#3: Simple Obedience, Over Time, Accomplishes Much. Those women practiced everyday acts of obedience. They read, sang, prayed, and loved those around them. Their serious labor of love could easily be overlooked. But I sit back and look at the fruit of their labors and I’m floored. Their children and grandchildren are all grown up and making their own impact in society and in the kingdom of God. Many people in the world want to be part of changing the world, but struggle with loving their neighbor. Both my grandmothers were excellent examples of how loving those immediately around you is the best way to impact the world.
#4: Laughing is a Necessary Part of Life. Both my grandmothers had a great sense of humor, but this was especially seen in my paternal grandmother. Hearing her laugh was a relief in today’s tense world. Today, every opinion is offensive. Every conviction is a hill to die on. It was nice to see my grandmother live through so much yet still have a joyful disposition towards life. I admire her ability to laugh in ways that were not disrespectful, crude, or done in mockery. Rather, I believe her laughter reflected her ability to know that God would work things out in its proper time and we could have joy and laughter along the way. As an adult, it is so easy to worry and have anxiety over social issues, politics, and pandemics, but her laughter gave me a sense of calm that things would be ok. It was almost as if she was saying, “the world has seen stuff like this before, you can’t control it, just enjoy the ride.”
#5: Suffering Is Unavoidable. My maternal grandmother suffered great loss and pain in her life. She lost her first-born son (David) at a young age. Her husband died of a heart-attack, leaving her a widow with five children. At the end of her life, she suffered dementia and had cancer. Still, I can remember days where she would ask me to read her Tagalog Bible to her until she was fall asleep for her afternoon nap. I am grateful for the memory of reading Scripture to her, even if I couldn’t even understand what I was reading! Still, her life is a reminder that sufferings are part of living in a fallen world and that shouldn’t stop us from running to Christ and loving Him.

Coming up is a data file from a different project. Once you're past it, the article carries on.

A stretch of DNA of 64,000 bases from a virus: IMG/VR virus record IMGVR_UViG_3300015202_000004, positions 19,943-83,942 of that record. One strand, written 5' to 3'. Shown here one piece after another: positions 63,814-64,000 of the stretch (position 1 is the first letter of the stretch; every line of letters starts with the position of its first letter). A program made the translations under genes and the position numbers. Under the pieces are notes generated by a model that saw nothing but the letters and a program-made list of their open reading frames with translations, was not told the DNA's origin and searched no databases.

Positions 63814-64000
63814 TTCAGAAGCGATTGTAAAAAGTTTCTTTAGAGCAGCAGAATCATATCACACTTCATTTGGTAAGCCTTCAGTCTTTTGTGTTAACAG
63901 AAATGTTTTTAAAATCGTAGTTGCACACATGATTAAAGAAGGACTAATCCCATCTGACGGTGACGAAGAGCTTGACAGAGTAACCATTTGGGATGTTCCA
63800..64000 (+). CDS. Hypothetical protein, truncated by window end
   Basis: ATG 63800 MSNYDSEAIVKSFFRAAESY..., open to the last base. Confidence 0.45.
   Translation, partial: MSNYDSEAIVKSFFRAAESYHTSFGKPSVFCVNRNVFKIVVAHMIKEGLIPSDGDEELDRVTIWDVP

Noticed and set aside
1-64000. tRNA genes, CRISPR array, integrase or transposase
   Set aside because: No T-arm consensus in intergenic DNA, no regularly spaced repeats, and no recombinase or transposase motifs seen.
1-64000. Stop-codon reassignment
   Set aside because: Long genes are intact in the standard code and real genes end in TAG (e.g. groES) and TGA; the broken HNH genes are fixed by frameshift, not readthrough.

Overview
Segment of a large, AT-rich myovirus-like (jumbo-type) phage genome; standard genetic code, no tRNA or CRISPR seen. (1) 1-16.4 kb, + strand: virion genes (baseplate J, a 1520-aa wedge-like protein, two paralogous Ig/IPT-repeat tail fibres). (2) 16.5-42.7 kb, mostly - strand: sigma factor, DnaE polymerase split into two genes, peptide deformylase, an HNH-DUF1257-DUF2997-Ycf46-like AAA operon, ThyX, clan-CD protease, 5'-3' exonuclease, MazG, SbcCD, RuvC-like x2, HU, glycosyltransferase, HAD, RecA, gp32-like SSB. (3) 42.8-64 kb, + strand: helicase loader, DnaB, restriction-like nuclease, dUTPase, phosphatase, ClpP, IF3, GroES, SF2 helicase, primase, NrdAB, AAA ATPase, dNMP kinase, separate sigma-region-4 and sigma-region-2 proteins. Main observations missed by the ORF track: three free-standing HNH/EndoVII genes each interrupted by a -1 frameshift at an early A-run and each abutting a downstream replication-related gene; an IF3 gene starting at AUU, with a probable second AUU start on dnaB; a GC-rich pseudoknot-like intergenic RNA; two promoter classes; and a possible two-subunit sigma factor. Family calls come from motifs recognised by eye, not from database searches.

#6: True Love Lasts. Both my grandmothers loved their husbands. My paternal grandmother was married for 50+ years! My maternal grandmother never remarried after losing her husband. I can’t imagine the immense love that these women had for their husbands throughout the years. Both my grandmothers had pictures of their husbands beside them when they passed. I was encouraged to see them carry that love to their last breath.
#7: The Gospel Always Wins. Both my grandmothers professed faith in Christ. Honestly, I can’t tell you much about their theological convictions, but I did see and experience what I would consider the fruit of the Spirit. I think the positive qualities of their life are a result or fruit of their genuine faith. It is a reminder to me that God saves and sanctifies. Their life is a testimony to the effectiveness of the gospel, despite being a 2000 year old message. God saved, saves, and will save sinners.
I love both my grandmothers and will miss them dearly. Still, while I grieve and reminisce of them, I want to grieve with the hope of Christ. I want to honor them by living my own life of faith for the glory of God, just like they did.
Soli Deo Gloria